Over the years, cancer researchers have built large databases of genetic information on different tumor types, and they have joined forces with data scientists to mine those databases in search of patterns that can be exploited by targeted therapies. For example, about 60% of colorectal tumors have the wild-type (nonmutated) version of the KRAS gene. One particular cancer drug, cetuximab, is effective against these tumors but ineffective against the 40% that have a KRAS mutation.

That’s a simple pattern, involving just one gene. Other patterns, on the other hand, are very complex. They involve dozens or hundreds of genes related to one of the many intricate molecular signaling pathways that go awry in cancer cells. To handle that complexity, researchers are increasingly turning to big-data latent-feature models, of the kind pioneered in Silicon Valley over the last decade to power large-scale recommender systems. These models are being used to analyze genomic data for an explanation of why some cancer patients respond to a drug and others don’t. Just as Netflix uses the features in subscribers’ viewing profiles to target them with TV shows, cancer researchers hope to use the features in patients’ “genomic profiles” to target them with therapies—and maybe even design new ones for them, House of Cards style.

This idea is catching on. For example, in 2015, scientists at the National Cancer Institute announced that they had discovered two distinct subtypes of diffuse large B-cell lymphoma, based on latent genomic features. The scientists conjectured that the two subtypes, ABC and GCB, might respond differently to a particular drug, ibrutinib. So they enrolled 80 lymphoma patients in a clinical trial, took samples of their tumors to determine whether they were of subtype ABC or GCB, gave them all ibrutinib, and followed their progress over the ensuing months and years. The results were striking: ibrutinib was seven times more likely to work in patients with the ABC subtype.10

Given the long time horizon and billions of dollars required to develop and test a new cancer drug, this genomic-profiling strategy is far from mature. But as the ibrutinib trial shows, conditional probability is beginning to pay dividends in cancer research, and labs around the world are hard at work on the latest generation of targeted therapies.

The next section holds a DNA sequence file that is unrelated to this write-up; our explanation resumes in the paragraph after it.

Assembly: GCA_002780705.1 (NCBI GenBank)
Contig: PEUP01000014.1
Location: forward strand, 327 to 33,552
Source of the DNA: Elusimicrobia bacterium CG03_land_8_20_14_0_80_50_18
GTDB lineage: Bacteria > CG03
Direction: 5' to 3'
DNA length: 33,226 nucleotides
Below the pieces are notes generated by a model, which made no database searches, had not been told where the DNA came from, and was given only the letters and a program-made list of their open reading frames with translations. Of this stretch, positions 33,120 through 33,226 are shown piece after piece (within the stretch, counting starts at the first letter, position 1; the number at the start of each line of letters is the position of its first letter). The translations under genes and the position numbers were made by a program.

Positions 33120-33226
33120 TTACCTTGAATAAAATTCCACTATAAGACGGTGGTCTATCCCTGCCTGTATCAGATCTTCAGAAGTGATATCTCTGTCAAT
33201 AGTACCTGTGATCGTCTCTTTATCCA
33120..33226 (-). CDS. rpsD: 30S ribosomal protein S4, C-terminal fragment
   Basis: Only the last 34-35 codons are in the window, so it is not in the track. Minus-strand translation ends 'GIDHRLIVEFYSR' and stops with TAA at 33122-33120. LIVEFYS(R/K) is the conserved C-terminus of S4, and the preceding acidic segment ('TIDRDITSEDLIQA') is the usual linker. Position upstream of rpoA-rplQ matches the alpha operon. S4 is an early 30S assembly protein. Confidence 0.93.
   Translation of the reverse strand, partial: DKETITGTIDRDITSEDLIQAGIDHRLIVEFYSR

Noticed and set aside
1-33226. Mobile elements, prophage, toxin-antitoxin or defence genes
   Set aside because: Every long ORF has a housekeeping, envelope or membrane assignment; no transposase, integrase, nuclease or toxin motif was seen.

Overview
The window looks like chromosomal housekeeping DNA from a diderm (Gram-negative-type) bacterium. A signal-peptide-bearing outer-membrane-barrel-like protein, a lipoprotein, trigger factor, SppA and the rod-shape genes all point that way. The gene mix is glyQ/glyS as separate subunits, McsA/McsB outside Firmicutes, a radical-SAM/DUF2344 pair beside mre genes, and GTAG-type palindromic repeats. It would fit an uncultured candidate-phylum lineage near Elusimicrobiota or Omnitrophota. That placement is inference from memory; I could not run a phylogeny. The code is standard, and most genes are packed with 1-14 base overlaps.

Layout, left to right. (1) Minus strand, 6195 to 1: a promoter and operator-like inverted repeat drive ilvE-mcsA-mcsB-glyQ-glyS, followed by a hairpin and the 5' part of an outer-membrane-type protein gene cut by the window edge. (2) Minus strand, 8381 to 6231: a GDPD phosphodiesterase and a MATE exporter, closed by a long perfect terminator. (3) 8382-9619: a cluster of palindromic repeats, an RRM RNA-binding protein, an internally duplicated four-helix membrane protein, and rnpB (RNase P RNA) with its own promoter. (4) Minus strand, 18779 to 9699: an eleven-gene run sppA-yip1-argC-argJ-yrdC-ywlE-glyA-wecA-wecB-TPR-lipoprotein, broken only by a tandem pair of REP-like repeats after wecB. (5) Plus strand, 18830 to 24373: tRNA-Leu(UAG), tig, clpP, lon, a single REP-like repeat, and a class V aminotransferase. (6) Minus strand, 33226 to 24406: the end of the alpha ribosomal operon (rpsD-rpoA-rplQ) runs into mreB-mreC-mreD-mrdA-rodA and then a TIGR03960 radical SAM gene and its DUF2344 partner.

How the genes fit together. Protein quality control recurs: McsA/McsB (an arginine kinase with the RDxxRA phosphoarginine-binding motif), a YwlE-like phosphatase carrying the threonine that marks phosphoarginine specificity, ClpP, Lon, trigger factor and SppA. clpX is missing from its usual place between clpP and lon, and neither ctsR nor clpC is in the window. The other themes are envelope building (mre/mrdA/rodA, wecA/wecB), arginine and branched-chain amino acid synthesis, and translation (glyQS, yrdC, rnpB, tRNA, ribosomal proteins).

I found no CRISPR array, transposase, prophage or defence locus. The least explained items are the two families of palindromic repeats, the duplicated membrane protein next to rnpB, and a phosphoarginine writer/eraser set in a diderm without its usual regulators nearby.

We hope this chapter has helped you to understand a bit more about the core idea behind companies like Netflix, Spotify, and Facebook: that, to a machine, “personalization” means “conditional probability.” We also hope you’ve come to appreciate that these modern AI systems represent just one step along a winding historical path of human ingenuity—a path that will surely lead to new wonders, but one fraught with new challenges, too.

To close this chapter, we’ll leave you with one last suggestion-engine story of our own. Over the summer of 2014, one of your authors (Scott) visited Ypres, a town in western Belgium whose strategic position loomed large in the early days of World War I. The German and Allied armies met outside Ypres in October of 1914. Both sides dug trenches, and a brutal years-long stalemate ensued:

Men marched asleep. Many had lost their boots

But limped on, blood-shod. All went lame; all blind;

Drunk with fatigue; deaf even to the hoots

Of gas-shells dropping softly behind.

—Wilfred Owen

By the end of the Third Battle of Ypres in 1917, nearly half a million soldiers were dead, and the town was a ruinous heap.

A century later, visiting the rebuilt Ypres is a solemn occasion, and on his visit in 2014, Scott found that sense of solemnity reinforced by a network of outdoor speakers piping classical music throughout the town center. It was a nice touch, and all the choices were conventionally tasteful … that is, until an unexpectedly modern bass line intruded. It wasn’t easy to identify the song at first, but the lyrics soon left no doubt. Whoever was behind the music in Ypres had chosen to play the 2006 hit “SexyBack,” by Justin Timberlake, throughout the town.

Maybe it had been intentional. Ypres had indeed brought the sexy back to its medieval streets, rebuilding brick by gorgeous brick after the Great War. Nonetheless, in light of all the classical songs, it seemed an odd choice. So when he visited the tourist office for a map of the surrounding battlefield memorials, Scott innocently asked the nice Flemish lady behind the desk whether she had any favorite music for the town speakers.

“Oh, no,” she said. “Actually, we just use Spotify.”

Even the best recommender systems make a bad suggestion once in a while.

Copyright © 2018 by Nicholas Polson and James Scott